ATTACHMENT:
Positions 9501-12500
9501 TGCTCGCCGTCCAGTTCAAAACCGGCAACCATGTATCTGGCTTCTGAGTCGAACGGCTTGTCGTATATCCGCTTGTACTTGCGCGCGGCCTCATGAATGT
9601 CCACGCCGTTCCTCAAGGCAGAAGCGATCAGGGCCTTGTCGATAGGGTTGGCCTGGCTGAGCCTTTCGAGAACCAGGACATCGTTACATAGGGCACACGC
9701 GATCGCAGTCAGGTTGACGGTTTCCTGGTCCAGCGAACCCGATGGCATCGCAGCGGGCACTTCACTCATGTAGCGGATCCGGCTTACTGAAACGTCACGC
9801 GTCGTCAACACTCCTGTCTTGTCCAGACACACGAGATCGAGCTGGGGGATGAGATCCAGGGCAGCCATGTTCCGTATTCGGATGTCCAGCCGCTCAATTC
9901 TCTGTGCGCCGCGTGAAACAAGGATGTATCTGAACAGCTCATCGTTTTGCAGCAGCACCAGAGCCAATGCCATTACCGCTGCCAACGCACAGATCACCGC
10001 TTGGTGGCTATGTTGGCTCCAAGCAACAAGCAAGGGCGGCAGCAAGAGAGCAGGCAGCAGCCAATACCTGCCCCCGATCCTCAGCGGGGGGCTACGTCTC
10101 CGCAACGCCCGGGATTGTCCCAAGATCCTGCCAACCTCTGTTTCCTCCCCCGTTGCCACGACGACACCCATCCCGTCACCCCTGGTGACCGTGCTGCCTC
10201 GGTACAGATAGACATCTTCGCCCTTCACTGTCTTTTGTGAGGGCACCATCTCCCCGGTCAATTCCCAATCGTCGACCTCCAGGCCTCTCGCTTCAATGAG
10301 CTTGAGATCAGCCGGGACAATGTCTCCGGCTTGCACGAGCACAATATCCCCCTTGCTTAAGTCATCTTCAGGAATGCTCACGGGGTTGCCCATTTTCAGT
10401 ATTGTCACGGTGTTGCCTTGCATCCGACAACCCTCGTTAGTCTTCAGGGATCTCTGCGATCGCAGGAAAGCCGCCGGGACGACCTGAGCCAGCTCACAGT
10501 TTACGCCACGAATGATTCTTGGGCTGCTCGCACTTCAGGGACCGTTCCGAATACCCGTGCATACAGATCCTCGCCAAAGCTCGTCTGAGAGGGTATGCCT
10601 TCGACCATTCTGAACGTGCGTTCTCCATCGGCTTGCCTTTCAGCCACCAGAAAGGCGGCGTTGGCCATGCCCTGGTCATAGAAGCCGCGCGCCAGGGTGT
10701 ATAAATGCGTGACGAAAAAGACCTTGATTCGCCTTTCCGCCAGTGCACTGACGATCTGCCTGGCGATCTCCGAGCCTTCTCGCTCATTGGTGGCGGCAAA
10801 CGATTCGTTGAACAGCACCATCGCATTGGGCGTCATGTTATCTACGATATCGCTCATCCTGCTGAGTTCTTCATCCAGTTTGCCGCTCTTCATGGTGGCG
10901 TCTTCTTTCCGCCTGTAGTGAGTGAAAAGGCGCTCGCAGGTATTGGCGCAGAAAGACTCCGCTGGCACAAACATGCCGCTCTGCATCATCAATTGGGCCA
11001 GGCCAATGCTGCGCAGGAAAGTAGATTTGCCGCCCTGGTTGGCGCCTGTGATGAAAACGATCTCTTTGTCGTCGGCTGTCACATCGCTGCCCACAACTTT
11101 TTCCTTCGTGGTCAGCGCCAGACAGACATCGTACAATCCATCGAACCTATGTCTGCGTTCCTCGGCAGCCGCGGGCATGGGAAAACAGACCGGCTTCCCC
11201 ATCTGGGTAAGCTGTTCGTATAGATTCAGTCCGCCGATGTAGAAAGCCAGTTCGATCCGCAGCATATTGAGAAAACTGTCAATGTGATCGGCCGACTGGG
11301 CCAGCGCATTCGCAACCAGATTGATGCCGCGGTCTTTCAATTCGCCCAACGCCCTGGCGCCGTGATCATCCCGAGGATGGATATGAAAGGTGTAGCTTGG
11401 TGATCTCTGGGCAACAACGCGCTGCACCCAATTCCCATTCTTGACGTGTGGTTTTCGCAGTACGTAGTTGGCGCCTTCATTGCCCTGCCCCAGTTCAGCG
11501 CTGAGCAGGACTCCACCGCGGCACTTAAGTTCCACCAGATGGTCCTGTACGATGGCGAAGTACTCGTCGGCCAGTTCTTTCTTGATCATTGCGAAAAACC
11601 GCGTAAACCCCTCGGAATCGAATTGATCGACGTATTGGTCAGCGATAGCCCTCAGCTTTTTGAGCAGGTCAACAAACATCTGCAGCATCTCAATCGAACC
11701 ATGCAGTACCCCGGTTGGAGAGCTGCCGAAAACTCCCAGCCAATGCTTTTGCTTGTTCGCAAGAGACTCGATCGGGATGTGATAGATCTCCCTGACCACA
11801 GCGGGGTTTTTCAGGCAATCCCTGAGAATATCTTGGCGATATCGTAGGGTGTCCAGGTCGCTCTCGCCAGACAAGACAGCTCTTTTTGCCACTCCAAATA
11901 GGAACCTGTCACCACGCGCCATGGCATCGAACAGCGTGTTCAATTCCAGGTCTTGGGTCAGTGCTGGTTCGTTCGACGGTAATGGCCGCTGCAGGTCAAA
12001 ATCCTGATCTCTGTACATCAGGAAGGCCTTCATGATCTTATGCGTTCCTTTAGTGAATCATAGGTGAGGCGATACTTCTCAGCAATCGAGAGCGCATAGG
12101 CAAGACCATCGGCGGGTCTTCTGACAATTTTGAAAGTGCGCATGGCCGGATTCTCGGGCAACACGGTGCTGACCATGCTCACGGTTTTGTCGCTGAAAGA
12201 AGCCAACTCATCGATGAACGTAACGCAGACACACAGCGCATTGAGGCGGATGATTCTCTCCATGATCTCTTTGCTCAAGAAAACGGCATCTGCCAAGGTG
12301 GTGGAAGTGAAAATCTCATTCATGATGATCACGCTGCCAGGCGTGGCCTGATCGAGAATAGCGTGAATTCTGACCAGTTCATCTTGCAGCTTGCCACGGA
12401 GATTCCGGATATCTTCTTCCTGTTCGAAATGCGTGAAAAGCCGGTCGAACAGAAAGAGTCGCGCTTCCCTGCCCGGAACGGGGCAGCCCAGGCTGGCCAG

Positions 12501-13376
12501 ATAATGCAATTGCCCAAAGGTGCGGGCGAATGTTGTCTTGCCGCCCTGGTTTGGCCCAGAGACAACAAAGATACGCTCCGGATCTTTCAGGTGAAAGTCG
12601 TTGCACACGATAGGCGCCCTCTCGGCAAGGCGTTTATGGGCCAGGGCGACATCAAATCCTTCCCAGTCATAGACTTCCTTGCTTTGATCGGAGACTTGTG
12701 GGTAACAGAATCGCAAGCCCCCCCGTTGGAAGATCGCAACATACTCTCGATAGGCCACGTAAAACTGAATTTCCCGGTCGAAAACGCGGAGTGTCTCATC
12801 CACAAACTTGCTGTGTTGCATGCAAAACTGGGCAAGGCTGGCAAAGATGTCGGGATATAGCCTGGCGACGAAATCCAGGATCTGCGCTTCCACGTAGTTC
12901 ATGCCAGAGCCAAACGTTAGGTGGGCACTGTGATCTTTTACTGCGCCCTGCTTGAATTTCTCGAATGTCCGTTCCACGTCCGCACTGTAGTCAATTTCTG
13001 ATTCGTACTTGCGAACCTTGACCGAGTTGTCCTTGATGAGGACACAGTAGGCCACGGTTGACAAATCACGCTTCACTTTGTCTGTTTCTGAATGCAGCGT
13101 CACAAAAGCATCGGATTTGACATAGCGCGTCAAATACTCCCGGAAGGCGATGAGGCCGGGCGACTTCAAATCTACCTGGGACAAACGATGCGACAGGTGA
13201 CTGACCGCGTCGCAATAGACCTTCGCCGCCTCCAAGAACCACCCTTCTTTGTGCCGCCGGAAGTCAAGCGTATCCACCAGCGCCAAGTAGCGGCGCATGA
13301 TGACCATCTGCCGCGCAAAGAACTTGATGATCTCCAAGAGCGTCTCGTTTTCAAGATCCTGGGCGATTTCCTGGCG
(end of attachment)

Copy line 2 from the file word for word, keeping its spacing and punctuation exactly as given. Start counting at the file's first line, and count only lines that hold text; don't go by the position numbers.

9501 TGCTCGCCGTCCAGTTCAAAACCGGCAACCATGTATCTGGCTTCTGAGTCGAACGGCTTGTCGTATATCCGCTTGTACTTGCGCGCGGCCTCATGAATGT